Thursday, September 1, 2016

Off The Charts

I'm not a researcher, but I tend to make judgements based on things I do know or experience. I make decisions about things based on my experience or knowledge too. I mean, I think we all do, don't we?

Anyway, moving on....

Boy had his testing last night. He's supposedly entering the 3rd grade. The curriculum we're using is 3-4. His testing is practically off the charts. lowest grade level is in math; 4th grade. That is something that is specific, and taught in order, so he's basically learned it as we've taught it. He understands higher principles, but we have no worked on them so he hasn't been able to make it "click" yet. Highest score was spelling and reading at a 8th grade level.

I was one of those kids too when I was in school. I started reading about the same time as my kid did (3 years old) and went into school already knowing what they were teaching (at the time). So I was "bored", but ended up finding my "calling" of sorts, being teacher's pet (a title they tortured me with for years then refused to recognize me as it senior year in the yearbook superlatives or whatever...). I graded papers for teachers for years, for so long, actually, that I forget when that actually ended. Probably high school or jr high when they just didn't do that anymore, or it was part of the class work to switch papers and correct them.... I dunno. In high school I practically lived in the band room, it was my escape, my hiding place, my home. Not often to practice music either because I was far exceeding what we were doing in there too. The music wasn't that hard, really, and we didn't actually get blessed with learning anything because the other kids wouldn't listen. :(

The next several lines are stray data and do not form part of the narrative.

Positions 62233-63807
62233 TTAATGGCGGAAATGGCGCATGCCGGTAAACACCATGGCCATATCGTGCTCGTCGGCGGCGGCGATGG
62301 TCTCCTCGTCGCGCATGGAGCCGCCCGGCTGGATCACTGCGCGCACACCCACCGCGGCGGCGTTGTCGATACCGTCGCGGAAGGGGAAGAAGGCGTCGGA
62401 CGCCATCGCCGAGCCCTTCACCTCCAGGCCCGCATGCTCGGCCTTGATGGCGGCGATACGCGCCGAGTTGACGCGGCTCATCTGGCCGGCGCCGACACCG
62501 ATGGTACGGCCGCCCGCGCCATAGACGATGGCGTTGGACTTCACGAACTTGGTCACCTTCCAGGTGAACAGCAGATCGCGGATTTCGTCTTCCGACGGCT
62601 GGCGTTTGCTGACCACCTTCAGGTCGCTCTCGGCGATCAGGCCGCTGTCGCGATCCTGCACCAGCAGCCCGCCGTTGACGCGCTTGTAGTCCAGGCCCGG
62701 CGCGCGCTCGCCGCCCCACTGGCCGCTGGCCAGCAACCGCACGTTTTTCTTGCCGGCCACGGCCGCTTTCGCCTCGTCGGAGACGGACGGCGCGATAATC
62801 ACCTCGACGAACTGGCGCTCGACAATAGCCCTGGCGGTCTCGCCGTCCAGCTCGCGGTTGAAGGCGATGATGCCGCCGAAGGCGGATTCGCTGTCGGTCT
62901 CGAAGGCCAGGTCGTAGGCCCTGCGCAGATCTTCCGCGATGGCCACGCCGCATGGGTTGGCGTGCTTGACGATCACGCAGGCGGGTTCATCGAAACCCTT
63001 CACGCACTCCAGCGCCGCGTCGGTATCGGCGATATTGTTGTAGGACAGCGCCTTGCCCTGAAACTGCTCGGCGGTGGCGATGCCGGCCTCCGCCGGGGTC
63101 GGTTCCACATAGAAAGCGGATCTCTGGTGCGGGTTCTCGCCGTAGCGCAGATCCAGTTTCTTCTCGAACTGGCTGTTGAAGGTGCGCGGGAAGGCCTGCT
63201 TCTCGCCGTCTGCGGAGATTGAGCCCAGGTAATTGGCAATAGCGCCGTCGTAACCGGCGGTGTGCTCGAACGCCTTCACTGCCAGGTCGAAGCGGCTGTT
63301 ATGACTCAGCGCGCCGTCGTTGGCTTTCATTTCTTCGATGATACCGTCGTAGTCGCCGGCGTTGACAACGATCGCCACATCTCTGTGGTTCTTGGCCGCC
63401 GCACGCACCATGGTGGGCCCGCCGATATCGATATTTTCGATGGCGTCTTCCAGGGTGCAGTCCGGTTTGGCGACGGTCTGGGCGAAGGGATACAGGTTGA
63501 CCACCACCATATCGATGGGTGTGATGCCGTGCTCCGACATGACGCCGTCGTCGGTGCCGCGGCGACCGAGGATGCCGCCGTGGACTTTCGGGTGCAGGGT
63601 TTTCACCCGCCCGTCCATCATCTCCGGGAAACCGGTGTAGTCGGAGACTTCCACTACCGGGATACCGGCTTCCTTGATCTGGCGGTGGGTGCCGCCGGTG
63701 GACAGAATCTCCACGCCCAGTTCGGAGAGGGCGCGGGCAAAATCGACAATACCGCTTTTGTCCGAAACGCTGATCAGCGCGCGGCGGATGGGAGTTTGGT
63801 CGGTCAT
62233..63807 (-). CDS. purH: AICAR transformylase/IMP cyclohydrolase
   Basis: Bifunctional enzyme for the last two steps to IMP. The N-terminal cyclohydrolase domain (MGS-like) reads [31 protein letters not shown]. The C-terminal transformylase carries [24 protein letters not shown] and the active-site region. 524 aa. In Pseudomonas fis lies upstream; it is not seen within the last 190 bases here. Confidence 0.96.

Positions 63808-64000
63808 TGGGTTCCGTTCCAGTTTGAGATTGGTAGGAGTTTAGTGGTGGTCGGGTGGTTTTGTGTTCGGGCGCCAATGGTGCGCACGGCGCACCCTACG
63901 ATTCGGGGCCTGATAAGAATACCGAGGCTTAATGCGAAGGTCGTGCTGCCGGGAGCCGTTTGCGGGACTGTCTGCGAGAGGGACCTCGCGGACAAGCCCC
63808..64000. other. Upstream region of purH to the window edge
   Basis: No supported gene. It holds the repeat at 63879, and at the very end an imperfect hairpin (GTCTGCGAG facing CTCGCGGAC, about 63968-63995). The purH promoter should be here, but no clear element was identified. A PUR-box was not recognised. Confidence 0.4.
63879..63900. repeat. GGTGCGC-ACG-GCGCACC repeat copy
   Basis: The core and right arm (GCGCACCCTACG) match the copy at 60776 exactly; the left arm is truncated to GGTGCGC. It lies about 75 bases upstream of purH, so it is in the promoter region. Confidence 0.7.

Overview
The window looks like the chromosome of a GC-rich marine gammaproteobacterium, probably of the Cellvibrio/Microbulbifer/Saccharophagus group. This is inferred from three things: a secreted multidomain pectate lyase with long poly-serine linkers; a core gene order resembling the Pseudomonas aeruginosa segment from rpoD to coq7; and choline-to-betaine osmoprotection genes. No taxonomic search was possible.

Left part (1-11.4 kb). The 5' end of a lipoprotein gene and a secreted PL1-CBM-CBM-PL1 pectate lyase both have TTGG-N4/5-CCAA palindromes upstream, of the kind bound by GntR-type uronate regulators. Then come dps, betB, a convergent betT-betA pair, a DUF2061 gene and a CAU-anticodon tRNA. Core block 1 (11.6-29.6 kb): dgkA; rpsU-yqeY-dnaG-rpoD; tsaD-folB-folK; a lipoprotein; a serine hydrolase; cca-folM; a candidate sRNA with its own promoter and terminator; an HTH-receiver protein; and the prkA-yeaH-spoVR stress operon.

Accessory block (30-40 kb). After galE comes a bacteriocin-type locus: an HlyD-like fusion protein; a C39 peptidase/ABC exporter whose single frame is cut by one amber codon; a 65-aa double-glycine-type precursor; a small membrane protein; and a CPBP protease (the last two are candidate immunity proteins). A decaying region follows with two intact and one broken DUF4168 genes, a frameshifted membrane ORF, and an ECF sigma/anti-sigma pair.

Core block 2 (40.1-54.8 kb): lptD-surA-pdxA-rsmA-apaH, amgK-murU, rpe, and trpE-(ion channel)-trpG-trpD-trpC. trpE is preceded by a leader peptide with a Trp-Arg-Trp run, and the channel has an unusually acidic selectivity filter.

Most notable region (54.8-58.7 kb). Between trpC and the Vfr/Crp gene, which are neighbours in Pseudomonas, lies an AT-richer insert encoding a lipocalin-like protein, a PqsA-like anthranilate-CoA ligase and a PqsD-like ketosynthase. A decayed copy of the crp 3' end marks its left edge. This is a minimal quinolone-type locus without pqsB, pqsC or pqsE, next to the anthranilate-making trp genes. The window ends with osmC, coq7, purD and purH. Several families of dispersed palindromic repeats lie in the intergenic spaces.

Anyway, my thinking is this. If I had sent this boy to school, I can bet you that he would not act the way I did. I'm betting he would start goofing off and getting into trouble. His boredom would lead to troublemaking. His troublemaking would lead to him having repeated negative interactions with staff, which would eventually lead to what he already has a problem with; feeling bad about himself and being an angry kid (sometimes he does feel this way because his perfectionism is as deep as mine....). Pair that with the "Lord of the Flies" hierarchy of high school, and you've got yourself a major problem. 

Is this a typical thing for advanced girls vs boys? The boys would end up being bored and getting into trouble and the girls would try to be "teachers" too? Or find some other acceptable escape?

All I can say is I am very grateful for homeschooling. We can blast threw some things or skip some things that he's advanced at, and just edit for what he needs. So far, I haven't been good at doing this. But I can finally say, after two years of this homeschool thing under my belt, I'm finally flexible enough to edit. :P

So what I was getting at in the beginning of this post was this is a form of personal research. ;) :P Let me know! Were you ahead? Behind? Average? What are your experiences? What have you read?

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